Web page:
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Will a Misdemeanor Show Up on a Background Check?

Posted by Dmitry Gorin | Jun 29, 2024

Company hiring managers prioritize the selection of a qualified candidate who aligns with the company's values and upholds its integrity. Often, even seemingly minor crimes can raise a red flag.

Will a Misdemeanor Show Up on a Background Check?
A background check in California will typically show a misdemeanor conviction.

For example, a history of driving under the influence (DUI) can be a sign of things to come and show that a candidate may not be a responsible person.

Job candidates who check all the job-related boxes often can still fall short if they have a history of criminal convictions, but not all convictions are the same.

A misdemeanor in California is a lesser crime than a felony and is often punishable by less than one year of incarceration, a fine, or both. In many cases, the judge imposes only probation with no jail time, but it depends on the case details.

Some of the most common California misdemeanors include DUI, shoplifting, trespassing, driving on a suspended license, simple assault, public intoxication, disorderly conduct, domestic battery, and drug possession.

In California, a background check will typically reveal if somebody was convicted of a misdemeanor or felony. Infractions usually result in a fine, and generally, they won't appear on criminal background checks, such as littering or traffic tickets.

What is a Background Check?

A background check is when an employer obtains information on your history, including your criminal history and jail time. It is often called an employment background check.

Employers can independently conduct a background check or hire a third-party reporting agency. While employers can receive information about your conviction, some ban-the-box laws limit when and whether they can be considered in hiring decisions.

Under California law, a business cannot access information on an arrest that did not lead to a conviction unless the case is still pending in court. An employer can also not receive information on expunged or sealed convictions.

The primary question is whether your misdemeanor conviction will appear on a California background check, which can impact your ability to secure a job. The easy answer is yes; all criminal convictions (misdemeanors and felonies) can appear on criminal background checks, at least for a while.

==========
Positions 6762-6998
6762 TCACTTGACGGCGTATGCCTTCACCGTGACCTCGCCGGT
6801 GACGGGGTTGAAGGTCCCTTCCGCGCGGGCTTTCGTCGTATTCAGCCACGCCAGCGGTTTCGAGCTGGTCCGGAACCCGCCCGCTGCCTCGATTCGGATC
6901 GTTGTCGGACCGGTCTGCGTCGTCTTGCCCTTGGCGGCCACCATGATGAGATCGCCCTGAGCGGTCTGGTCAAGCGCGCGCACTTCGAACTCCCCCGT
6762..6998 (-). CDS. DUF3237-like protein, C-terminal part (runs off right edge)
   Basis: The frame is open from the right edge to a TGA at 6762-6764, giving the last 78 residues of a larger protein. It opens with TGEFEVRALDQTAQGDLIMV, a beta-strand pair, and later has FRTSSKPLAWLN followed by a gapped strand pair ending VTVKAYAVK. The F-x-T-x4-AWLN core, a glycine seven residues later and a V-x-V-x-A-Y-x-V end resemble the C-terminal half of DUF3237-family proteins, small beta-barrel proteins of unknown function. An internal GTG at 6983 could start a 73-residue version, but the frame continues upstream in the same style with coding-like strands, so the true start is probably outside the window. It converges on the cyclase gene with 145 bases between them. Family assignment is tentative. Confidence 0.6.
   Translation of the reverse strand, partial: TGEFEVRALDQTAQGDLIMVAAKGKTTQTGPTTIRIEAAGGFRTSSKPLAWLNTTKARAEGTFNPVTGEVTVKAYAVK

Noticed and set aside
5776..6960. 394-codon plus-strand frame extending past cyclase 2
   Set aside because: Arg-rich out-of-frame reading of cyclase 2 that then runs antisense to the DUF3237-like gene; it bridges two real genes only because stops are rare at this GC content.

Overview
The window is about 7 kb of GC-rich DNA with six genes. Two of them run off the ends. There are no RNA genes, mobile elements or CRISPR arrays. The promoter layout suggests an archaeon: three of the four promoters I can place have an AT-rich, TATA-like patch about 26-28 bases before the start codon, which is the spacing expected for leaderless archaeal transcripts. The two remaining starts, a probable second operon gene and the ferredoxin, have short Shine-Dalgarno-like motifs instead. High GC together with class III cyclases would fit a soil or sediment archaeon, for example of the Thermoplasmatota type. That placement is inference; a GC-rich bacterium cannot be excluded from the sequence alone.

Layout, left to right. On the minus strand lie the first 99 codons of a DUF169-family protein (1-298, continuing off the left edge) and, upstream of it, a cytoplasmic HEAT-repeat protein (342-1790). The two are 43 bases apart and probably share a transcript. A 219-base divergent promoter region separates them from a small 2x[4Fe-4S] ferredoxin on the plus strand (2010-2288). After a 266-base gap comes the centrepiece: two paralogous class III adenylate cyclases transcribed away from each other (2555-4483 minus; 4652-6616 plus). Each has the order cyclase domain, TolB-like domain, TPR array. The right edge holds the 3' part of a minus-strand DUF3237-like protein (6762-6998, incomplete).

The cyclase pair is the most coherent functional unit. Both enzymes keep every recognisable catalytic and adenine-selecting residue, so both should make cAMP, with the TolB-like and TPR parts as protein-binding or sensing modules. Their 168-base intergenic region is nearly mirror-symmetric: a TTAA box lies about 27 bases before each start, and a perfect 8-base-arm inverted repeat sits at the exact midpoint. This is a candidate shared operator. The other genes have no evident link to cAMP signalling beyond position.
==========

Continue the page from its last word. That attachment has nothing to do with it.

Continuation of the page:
Simply put, a background check is when a potential employer screens your history, which could disclose the following information:

  • Criminal history,
  • Criminal convictions,
  • Jail time and
  • Credit reports.

These background checks typically show if someone has been convicted. Even when employers obtain information regarding a conviction, some laws limit whether they can be used against you in hiring decisions.

Being convicted of a misdemeanor does not necessarily preclude you from obtaining work in California.

What are Fair Employment Laws?

California passed several laws to promote fair employment opportunities, especially for those with a criminal history. Recent changes ensure that misdemeanors are automatically sealed after some time with no further criminal activity.

As noted, it's unlawful for an employer to get access to information on an arrest that did not lead to a conviction unless the case is pending. Employers can't get information on any convictions expunged or sealed.

State and federal laws prohibit employers in California from discriminating against applicants based on the following factors: religion, race, gender, age, ethnicity, or sexual orientation.

California passed the Fair Chance Act (Ban the Box law) under Assembly Bill 1008 in 2018. The primary goal is to ensure that job seekers are evaluated based on their qualifications and skills rather than their past offenses.

Under this law, employers are prohibited from inquiring about an applicant's criminal history until they have made a conditional job offer.

What are California's Clean Slate Laws?